Lower ESA Use for Anemia Linked to Maintenance IV Iron

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Management strategy also is associated with reduced mortality risk, but not achievement of hemoglobin targets.
Management strategy also is associated with reduced mortality risk, but not achievement of hemoglobin targets.

Maintenance intravenous (IV) iron administration for managing anemia in hemodialysis patients is associated with decreased use of erythropoiesis-stimulating agents (ESAs) and lower mortality, according to a new study. This management strategy, however, is not associated with achievement of hemoglobin targets.

“Our findings provide evidence that maintenance IV iron administration may represent a beneficial treatment strategy for incident hemodialysis patients, but the findings of this observational study should be confirmed by randomized clinical trials,” the investigators concluded in a paper published online ahead of print in Nephrology Dialysis Transplantation.

The study was conducted by members of the DEcIDE study group at the Welsh Center for Prevention, Epidemiology and Clinical Research at Johns Hopkins Medical Institutions in Baltimore. Wieneke M. Michels, MD, of the University of Amsterdam, The Netherlands, led the study during a postdoctoral fellowship at the Welch Center.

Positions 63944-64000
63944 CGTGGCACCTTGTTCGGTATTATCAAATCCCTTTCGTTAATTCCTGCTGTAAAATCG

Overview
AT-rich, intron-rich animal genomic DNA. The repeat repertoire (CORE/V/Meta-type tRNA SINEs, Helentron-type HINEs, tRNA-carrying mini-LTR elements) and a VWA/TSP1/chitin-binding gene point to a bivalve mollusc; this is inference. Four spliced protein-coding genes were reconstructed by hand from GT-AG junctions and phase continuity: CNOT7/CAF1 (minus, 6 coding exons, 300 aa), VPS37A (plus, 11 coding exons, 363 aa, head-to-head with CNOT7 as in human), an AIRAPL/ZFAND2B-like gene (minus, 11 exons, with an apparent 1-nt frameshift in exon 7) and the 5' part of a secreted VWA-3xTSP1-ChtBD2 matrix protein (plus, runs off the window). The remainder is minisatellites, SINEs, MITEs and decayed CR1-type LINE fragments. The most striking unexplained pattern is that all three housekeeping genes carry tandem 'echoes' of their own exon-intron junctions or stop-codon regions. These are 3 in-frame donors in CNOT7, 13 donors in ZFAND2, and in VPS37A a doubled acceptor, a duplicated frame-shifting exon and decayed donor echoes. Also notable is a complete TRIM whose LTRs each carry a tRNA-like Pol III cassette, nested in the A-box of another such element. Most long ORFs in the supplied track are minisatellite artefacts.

The investigators studied 12,969 adult patients initiating hemodialysis (HD). They defined IV administration strategies over a 12-week period after the first transferrin saturation measurement 60 to 120 days following dialysis initiation. They defined maintenance as IV iron administration of at least 1 dose of IV iron each week, every other week, every 3 weeks, or every 4 weeks during the 12-week period. All other IV iron strategies were considered non-maintenance. Of the 12,969 patients, 4511 received maintenance IV iron and 8458 received non-maintenance IV iron. The outcomes under study were a greater than 25% reduction in mean weekly ESA dose, mortality, and achievement of a hemoglobin level of 10–12 g/dL.

Maintenance IV iron use was associated with a significant 33% increased odds of achieving a greater than 25% reduction in ESA dose and 27% decreased risk of death, Dr Michels' team reported. Maintenance IV iron was not associated with increased odds of achieving a target hemoglobin level of 10–12 g/dL.

The investigators stated that, to their knowledge, their study is the first comparative analysis of IV iron administration strategies on anemia management in incident HD patients.

Source

1. Michels WM, Jaar BG, Ephraim PL, et al. Intravenous iron administration strategies and anemia management in hemodialysis patients. Nephrol Dial Transplant. (2016) doi:10.1093/ndt/gfw316. [Epub ahead of print]. 


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